Patterson, Brian Francishttp://dx.doi.org/10.7916/D8X929DCTue, 14 May 2013 15:36:13 +0000Research into the relatively rarely used examinee-selected item assessment designs has revealed certain challenges. This study aims to more comprehensively re-examine the key issues around examinee-selected items under a modern model for constructed-response scoring. Specifically, data were simulated under the hierarchical rater model with signal detection theory rater components (HRM-SDT; DeCarlo, Kim, and Johnson, 2011) and a variety of examinee-item selection mechanisms were considered. These conditions varied from the hypothetical baseline condition--where examinees choose randomly and with equal frequency from a pair of item prompts--to the perhaps more realistic and certainly more troublesome condition where examinees select items based on the very subject-area proficiency that the instrument intends to measure. While good examinee, item, and rater parameter recovery was apparent in the former condition for the HRM-SDT, serious issues with item and rater parameter estimation were apparent in the latter. Additional conditions were considered, as well as competing psychometric models for the estimation of examinee proficiency. Finally, practical implications of using examinee-selected item designs are given, as well as future directions for research.Educational tests and measurementsbfp2103Measurement and Evaluation, Human DevelopmentDissertationsStatistical Inference for Diagnostic Classification Models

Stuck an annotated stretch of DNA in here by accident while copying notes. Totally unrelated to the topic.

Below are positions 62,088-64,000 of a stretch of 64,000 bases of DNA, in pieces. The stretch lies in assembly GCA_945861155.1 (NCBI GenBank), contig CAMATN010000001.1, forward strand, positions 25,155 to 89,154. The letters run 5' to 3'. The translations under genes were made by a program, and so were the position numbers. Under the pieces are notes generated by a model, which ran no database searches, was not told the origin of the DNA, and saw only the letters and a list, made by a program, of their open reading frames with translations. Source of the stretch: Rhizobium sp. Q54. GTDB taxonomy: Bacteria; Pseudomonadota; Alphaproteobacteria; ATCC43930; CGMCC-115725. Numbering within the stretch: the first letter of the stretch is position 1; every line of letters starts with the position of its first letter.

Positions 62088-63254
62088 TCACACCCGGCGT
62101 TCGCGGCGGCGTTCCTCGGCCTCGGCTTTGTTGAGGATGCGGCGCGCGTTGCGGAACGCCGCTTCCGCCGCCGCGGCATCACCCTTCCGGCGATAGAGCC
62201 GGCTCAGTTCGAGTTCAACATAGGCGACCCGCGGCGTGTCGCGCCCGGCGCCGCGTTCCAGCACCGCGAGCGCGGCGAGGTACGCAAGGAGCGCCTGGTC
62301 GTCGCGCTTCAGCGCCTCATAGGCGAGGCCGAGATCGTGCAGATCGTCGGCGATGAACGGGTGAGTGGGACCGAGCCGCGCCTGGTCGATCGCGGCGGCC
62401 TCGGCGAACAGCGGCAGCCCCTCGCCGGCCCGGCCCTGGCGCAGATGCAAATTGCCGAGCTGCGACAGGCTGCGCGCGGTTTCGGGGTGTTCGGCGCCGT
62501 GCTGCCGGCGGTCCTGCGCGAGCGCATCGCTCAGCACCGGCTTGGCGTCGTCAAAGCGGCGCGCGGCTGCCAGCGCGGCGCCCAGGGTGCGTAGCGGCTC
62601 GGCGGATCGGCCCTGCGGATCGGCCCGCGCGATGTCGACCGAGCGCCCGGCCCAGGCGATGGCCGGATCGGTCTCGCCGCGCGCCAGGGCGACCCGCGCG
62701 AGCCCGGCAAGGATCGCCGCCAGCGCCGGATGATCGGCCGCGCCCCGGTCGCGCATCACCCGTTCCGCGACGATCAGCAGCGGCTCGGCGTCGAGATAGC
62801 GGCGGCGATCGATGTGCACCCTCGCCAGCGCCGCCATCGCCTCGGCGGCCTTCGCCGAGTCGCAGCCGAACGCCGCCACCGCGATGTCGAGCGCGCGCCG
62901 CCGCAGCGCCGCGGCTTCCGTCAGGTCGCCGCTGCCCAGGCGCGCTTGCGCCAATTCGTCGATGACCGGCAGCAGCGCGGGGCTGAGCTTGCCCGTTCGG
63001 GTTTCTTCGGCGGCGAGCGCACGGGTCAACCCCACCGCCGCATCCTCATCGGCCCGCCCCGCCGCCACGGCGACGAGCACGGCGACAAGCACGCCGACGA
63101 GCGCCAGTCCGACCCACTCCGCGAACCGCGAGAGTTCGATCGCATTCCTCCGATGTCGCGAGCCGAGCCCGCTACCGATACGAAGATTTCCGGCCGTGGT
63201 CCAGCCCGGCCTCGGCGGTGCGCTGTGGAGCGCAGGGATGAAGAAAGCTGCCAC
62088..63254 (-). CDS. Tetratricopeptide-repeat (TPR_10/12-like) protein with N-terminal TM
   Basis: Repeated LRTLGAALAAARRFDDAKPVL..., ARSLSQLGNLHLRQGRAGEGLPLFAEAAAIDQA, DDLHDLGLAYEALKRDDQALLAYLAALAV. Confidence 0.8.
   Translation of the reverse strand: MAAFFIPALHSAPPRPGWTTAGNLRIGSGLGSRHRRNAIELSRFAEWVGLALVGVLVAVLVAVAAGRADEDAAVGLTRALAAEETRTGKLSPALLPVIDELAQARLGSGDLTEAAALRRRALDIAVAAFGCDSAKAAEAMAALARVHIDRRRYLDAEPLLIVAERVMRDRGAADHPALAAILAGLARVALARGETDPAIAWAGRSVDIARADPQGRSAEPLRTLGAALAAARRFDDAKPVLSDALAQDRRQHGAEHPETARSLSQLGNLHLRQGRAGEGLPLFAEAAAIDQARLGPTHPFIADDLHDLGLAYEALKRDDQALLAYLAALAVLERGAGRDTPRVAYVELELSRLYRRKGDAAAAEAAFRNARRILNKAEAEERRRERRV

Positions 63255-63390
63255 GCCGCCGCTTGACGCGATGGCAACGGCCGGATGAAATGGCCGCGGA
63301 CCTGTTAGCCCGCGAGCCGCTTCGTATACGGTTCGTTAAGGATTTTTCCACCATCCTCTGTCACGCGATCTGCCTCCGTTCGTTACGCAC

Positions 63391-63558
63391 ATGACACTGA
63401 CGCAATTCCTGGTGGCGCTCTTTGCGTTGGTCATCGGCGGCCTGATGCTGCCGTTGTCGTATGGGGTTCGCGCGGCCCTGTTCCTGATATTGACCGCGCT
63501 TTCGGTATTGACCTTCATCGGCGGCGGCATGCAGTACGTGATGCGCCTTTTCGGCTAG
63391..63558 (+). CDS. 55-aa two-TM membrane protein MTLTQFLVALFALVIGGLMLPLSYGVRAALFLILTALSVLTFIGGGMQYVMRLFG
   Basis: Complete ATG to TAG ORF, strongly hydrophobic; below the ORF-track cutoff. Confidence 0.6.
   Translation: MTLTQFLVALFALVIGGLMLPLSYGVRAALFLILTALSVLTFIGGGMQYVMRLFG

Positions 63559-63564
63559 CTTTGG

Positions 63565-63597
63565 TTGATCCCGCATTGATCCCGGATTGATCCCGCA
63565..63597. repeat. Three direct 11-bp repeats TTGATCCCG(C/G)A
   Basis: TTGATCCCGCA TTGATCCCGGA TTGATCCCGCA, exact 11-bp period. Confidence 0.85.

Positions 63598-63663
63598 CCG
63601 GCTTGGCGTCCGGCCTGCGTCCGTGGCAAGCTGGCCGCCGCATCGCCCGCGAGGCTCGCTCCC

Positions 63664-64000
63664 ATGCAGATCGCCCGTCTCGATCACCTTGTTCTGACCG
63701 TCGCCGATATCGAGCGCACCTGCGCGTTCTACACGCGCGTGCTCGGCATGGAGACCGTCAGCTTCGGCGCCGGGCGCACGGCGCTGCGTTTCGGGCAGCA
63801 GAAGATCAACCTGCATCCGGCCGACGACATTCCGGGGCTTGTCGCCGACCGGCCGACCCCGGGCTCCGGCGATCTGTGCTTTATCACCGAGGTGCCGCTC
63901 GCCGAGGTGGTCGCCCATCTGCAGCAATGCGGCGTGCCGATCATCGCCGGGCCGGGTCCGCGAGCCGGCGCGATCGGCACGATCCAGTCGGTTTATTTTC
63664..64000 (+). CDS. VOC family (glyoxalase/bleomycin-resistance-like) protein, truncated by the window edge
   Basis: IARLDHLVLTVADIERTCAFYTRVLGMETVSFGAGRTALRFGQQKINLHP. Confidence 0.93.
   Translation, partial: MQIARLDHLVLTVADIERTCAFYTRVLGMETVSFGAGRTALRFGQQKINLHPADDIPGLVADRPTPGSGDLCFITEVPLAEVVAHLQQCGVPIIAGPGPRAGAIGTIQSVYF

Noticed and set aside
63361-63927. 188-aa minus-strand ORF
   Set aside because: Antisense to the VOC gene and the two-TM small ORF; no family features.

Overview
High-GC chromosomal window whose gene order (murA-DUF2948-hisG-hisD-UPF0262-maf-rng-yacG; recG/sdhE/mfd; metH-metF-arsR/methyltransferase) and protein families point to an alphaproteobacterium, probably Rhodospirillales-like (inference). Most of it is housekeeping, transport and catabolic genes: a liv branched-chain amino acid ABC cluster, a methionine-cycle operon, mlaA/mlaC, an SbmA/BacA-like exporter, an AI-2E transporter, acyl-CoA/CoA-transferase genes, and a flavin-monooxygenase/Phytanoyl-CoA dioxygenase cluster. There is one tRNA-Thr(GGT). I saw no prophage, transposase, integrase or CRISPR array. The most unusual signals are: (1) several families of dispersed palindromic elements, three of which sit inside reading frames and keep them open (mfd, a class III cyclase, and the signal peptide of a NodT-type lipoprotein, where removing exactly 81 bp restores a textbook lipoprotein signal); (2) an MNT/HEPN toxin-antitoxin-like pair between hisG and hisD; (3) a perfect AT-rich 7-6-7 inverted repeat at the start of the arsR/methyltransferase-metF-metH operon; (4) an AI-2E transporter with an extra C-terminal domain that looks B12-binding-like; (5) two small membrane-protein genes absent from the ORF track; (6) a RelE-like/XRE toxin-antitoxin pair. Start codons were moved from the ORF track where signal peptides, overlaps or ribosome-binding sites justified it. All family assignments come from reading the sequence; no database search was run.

http://academiccommons.columbia.edu/catalog/ac:160464